National Guard’s 7th Civil Support Team completes internal training
By: Matthew J. Wilson/Missouri National Guard Public Affairs
1st Lt. Matthew Marks ensures his microscope is aligned properly as he prepares to identify a chemical agent.
FORT LEONARD WOOD, Mo. (Nov. 20, 2009) — The 7th Weapons of Mass Destruction Civil Support Team completed two days of internal training that focused on mission essential tasks this week at Fort Leonard Wood.
The Missouri National Guard team responded to an “incident” at Abrams Theater and another at the training tunnels at the 1st Lt. Joseph Terry Chemical, Biological, Radiological, Nuclear Responder Training Facility.
The first exercise was coordinated by 1st Lt. Richard Sambolin, the unit’s reconnaissance section officer in charge. In this scenario, the theater was set in Anywhere, USA. A chief of a fire department requested support after six youths presented themselves at a local hospital with signs and symptoms of some type of chemical exposure after attending an evening movie at a local theater. The next day, 30 more people who had been at the same screening became ill.
“That prompted the response and the search for the offending chemical ensued,” Sambolin said.
The goal for the training was to throw something different at the team, said Sambolin, who lives in Waynesville.
“It gives us a look at a different venue — we haven’t trained at a movie theater before,” he said. “The sheer size of the venue itself presents its own considerations because it’s a big building with limited resources. That allows everybody to maximize their potential.”
It was also realistic training, Sambolin said.
“It’s not out of the realm of possibility that a venue of that sort becomes a target for an attack, given the amount of people who are present and that they are in an enclosed location,” he said. “It’s very feasible that someone would try something like that.
“Being that we have the training venue here locally, it’s only natural that we utilize it.”
Overall, Sambolin said the shorthanded team handled the exercise well.
“Based on the findings, they performed rather well,” Sambolin said. “We were able to get some of the junior soldiers on the team another type of experience and give some of the senior soldiers on the team a more difficult task, being that we were operating with 16 of the 22 people who are assigned here. So you have people who were multi-tasking and performing different functions than they normally would. That stretches them and I think that is where the value of the training is.”
The second exercise was facilitated by 1st Lt. Matthew Marks, the unit’s nuclear medicine science officer. The scenario involved a pair of ‘disgruntled employees’ from the facility who were using a training area to produce drugs, hazardous chemicals and explosives. The drugs were to be sold to fund the production of weapons of mass destruction.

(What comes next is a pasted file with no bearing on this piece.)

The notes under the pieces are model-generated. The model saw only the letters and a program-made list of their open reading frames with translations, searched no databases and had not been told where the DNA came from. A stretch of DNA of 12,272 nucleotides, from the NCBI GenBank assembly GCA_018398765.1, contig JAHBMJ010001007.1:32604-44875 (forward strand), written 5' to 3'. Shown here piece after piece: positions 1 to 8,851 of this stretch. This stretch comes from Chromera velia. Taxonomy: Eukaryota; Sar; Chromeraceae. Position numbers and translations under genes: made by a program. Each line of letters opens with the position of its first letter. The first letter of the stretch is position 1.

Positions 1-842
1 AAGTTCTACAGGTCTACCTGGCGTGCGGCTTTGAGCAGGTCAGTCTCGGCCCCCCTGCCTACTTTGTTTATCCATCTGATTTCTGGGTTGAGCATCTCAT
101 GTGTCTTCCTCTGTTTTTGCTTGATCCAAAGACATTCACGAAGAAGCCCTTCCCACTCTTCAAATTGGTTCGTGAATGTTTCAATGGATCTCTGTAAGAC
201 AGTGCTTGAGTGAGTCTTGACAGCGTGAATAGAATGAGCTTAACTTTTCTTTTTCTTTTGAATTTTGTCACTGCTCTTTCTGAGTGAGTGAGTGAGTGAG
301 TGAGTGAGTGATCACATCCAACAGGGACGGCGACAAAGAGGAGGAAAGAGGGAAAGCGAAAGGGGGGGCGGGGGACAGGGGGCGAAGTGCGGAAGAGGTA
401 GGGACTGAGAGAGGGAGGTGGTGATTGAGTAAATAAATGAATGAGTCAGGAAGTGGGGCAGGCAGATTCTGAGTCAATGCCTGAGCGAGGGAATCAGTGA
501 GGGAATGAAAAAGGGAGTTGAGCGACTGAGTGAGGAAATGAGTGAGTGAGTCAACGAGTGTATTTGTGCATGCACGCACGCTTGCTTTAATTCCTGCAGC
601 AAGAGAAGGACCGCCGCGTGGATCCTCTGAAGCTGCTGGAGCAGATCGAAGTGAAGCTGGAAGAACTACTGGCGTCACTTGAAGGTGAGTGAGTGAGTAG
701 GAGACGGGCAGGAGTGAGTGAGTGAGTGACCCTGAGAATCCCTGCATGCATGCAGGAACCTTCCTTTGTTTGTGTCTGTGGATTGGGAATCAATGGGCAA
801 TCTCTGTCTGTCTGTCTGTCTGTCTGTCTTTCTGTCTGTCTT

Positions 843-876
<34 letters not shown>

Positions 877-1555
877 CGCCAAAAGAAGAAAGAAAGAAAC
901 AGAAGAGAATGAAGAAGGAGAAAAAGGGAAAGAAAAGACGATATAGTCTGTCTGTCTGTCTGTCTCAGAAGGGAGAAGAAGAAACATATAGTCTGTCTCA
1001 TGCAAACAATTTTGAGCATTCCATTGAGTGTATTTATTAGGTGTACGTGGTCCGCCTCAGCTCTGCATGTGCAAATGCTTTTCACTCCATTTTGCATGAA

The labs the fictional characters used were full of potential hazards.
“The premise of the exercise was to almost overwhelm the reconnaissance team with the number of chemicals and equipment they saw in the labs,” said Marks, who lives in Eldon. “I utilized what the Lt. Terry Facility already had set up for their training venues. It was the operations section’s job was to rule out what was set up for normal training at the facility, and what was the new stuff that the ‘disgruntled employees’ added to the room.”
Marks was pleased with how the unit responded.
“The unit did very well,” Marks said. “The scenario was trying to emphasize the operations section going through and figuring out the training items already there in place and then what those fictional characters were trying to do.
“On the reconnaissance side, it was to give their guys a look at different lab set ups.”
The exercise also proved to be a good opportunity to continue the unit’s good relations with the facility, which was able to grant 7th access to a training area at the last minute.
“The Terry Facility was great in working with us on a last minute venue,” Marks said. “That just emphasizes the good relationships we build through the unit and schoolhouses that train us.”
Both exercises were the first working with the team for Sgt. Hugh Mills, reconnaissance team member.
Mills came to the team from the 3175th Chemical Company, of St. Peters.
“It was a good experience and good training,” Mills said. “It’s a lot better for me to see this aspect of the Hazmat and chemical, biological, radiological, nuclear and high-yield explosive response. I’ve done mass casualty decontamination before, where now I’m in more of a technician role where I look for the source of contamination. So that’s a good thing that I like.”
It also was Mills’ first chance to use some of the team’s advanced detection equipment.
“Learning new gear is always a good thing,” he said.
One thing that struck Mills, who live sin St. Robert, was how serious and enthusiastic the members on the team are about their job.
“Just seeing how the team performs was impressive,” he said. “Everybody is really driven and focused to complete the mission.”